A change to a new food often puts the cat owner to a hard test of patience. This is an expression of the cat's special food imprint. Their receptors "warn" them of the unknown. This instinct often makes a food change very difficult and lengthy. Alongside a species-appropriate recipe with an extremely high meat content, a few small tricks can help ease the transition.
TIP 1: RECONDITIONING
Place a bowl with the new food alongside the old food (which the cat should continue to eat for the time being) for a few days, allowing the new smell to be incorporated within the cat’s ‘prey spectrum’. As such, the rejection or ‘fear’ of the new food will gradually be diminished until it is no longer regarded as ‘strange’.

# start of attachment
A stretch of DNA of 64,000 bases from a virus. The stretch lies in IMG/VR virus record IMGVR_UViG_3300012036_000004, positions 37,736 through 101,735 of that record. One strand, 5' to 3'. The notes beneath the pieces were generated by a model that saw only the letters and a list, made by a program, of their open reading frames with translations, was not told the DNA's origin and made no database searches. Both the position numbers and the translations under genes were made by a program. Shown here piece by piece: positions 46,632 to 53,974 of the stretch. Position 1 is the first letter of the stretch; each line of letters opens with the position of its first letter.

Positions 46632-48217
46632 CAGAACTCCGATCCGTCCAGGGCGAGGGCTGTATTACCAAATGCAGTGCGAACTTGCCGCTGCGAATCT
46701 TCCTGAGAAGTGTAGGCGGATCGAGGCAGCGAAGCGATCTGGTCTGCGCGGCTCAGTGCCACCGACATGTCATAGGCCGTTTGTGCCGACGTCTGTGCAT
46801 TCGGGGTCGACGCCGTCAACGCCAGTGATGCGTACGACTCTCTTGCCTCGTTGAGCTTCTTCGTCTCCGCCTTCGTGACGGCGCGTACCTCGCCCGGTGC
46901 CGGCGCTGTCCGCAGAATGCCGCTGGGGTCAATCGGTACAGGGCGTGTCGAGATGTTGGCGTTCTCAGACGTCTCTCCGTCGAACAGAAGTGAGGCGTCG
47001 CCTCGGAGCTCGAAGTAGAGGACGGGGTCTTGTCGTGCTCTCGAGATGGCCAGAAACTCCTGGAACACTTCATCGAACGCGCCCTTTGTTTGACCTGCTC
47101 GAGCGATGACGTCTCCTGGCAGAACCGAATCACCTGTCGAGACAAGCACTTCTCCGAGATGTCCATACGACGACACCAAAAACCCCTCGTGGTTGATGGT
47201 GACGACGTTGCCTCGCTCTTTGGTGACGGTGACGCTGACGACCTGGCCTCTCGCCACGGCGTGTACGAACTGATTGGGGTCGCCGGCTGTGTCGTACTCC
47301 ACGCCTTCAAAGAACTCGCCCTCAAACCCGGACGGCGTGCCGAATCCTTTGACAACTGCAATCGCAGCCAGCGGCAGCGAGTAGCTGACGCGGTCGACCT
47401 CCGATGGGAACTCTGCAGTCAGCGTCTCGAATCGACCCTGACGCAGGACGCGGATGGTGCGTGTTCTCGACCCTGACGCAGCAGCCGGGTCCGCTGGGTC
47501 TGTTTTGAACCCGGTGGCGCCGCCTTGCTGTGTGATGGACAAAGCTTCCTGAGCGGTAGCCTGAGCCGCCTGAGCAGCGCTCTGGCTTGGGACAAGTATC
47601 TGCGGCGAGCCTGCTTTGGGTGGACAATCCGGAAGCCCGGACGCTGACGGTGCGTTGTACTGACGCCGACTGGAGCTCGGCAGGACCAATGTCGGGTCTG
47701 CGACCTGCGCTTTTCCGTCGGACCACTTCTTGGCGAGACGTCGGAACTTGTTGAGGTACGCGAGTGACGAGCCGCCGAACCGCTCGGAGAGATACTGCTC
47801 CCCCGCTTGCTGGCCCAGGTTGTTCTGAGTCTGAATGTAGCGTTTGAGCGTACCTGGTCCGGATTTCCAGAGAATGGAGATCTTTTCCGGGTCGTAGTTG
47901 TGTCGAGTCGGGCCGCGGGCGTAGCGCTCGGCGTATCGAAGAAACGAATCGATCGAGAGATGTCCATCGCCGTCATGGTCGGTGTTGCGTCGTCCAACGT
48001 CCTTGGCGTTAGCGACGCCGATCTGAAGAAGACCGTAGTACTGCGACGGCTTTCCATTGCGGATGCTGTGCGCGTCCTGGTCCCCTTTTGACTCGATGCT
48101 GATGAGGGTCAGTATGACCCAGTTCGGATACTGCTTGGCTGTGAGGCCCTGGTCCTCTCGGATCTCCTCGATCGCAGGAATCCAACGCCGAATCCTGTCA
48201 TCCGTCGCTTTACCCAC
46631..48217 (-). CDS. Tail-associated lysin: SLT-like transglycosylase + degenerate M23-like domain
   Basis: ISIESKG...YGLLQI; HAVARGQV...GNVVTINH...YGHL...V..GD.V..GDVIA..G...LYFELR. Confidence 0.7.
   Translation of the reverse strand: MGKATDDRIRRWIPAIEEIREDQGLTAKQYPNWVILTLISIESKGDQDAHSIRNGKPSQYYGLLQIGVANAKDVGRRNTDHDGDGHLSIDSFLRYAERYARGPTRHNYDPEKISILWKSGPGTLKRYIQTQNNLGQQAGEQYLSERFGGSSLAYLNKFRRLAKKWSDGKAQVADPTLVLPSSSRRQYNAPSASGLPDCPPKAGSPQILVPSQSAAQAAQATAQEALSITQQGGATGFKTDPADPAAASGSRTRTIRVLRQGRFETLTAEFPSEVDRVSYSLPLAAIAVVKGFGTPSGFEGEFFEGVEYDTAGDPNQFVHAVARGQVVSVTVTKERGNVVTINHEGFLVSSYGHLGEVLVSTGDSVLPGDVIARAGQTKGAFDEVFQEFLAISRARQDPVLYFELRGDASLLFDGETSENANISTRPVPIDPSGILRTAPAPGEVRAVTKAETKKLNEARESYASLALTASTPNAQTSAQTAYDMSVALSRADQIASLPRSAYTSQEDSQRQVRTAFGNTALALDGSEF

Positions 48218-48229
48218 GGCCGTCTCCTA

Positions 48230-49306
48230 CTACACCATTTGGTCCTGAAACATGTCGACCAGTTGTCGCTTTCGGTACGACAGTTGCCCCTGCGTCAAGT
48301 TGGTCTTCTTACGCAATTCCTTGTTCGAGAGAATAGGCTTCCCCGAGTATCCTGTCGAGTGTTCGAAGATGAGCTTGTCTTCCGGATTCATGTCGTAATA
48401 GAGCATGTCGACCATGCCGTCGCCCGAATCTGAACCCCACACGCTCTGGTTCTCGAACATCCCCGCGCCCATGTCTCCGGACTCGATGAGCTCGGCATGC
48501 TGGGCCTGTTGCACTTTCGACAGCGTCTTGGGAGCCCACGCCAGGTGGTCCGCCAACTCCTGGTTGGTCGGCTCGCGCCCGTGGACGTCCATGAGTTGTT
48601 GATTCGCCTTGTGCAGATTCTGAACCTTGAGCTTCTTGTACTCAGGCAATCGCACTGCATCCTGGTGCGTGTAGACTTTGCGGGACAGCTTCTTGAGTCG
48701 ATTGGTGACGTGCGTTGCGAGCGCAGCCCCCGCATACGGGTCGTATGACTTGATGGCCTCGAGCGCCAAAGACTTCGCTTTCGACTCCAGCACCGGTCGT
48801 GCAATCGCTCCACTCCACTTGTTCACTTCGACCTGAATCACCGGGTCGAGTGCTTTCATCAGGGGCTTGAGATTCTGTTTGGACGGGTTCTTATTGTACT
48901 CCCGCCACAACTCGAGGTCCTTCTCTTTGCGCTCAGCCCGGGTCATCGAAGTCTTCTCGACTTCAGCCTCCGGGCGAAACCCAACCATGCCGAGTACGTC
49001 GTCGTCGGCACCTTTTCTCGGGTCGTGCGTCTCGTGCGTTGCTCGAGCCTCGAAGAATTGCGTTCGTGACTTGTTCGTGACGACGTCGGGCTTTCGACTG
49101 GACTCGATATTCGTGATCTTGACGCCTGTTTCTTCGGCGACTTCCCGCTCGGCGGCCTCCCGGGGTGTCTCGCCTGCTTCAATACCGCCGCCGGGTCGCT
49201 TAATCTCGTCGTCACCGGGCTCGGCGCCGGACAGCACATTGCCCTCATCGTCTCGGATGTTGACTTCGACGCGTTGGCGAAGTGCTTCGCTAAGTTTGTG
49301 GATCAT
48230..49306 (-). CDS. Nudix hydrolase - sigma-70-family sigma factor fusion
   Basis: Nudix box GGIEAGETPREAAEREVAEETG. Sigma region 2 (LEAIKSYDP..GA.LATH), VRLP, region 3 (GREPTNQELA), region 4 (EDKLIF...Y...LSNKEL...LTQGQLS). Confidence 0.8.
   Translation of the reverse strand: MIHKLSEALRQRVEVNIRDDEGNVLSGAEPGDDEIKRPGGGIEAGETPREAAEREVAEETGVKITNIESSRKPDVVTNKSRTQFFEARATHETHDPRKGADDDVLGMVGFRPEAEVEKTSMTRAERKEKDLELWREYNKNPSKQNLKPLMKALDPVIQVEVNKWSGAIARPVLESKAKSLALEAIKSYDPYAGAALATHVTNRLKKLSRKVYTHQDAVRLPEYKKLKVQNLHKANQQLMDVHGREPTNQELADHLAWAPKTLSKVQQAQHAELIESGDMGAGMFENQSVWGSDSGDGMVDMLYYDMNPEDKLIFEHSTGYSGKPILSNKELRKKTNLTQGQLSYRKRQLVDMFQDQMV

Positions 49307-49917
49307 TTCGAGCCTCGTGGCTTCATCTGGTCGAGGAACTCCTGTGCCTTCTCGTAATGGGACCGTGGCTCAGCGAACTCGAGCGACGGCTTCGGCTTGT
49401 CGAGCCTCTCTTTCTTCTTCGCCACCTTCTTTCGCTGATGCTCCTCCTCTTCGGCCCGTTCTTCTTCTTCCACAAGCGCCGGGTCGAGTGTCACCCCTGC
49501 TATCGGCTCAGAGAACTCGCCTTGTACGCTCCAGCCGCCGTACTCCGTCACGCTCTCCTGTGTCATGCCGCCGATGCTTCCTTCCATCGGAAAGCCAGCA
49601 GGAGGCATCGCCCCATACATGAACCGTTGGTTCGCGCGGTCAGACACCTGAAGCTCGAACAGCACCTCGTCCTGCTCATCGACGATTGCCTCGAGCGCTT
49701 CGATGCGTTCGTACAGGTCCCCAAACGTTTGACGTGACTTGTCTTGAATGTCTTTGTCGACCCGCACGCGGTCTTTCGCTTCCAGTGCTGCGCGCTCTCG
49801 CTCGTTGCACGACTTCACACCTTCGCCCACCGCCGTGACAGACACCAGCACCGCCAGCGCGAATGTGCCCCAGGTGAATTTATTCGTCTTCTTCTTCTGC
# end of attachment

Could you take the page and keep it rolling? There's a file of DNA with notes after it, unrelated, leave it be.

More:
TIP 2: STEP BY STEP
Once the cat has got used to the new smell, small amounts of the new food can be mixed into the old food. The pace at which this is done depends on the cat concerned. The more critical the cat is by nature, the smaller the initial concentration of the new food. If the cat shows great interest in the new food or prefers it to the old food, the ‘mixing in’ process can go at a faster rate or even be skipped.
TIP 3: FEEDING INCENTIVES
Gently warming up the new food or – depending on your cat’s preferences – adding a small amount of salt, fish oil or Parmesan for a short period can help to make the new product even more appetising.
TIP 4: PEACE AND QUIET
Ensure that your cat has a quiet feeding place where they can eat and sniff their food without being disturbed. Some cats feel even happier and safer in raised feeding places.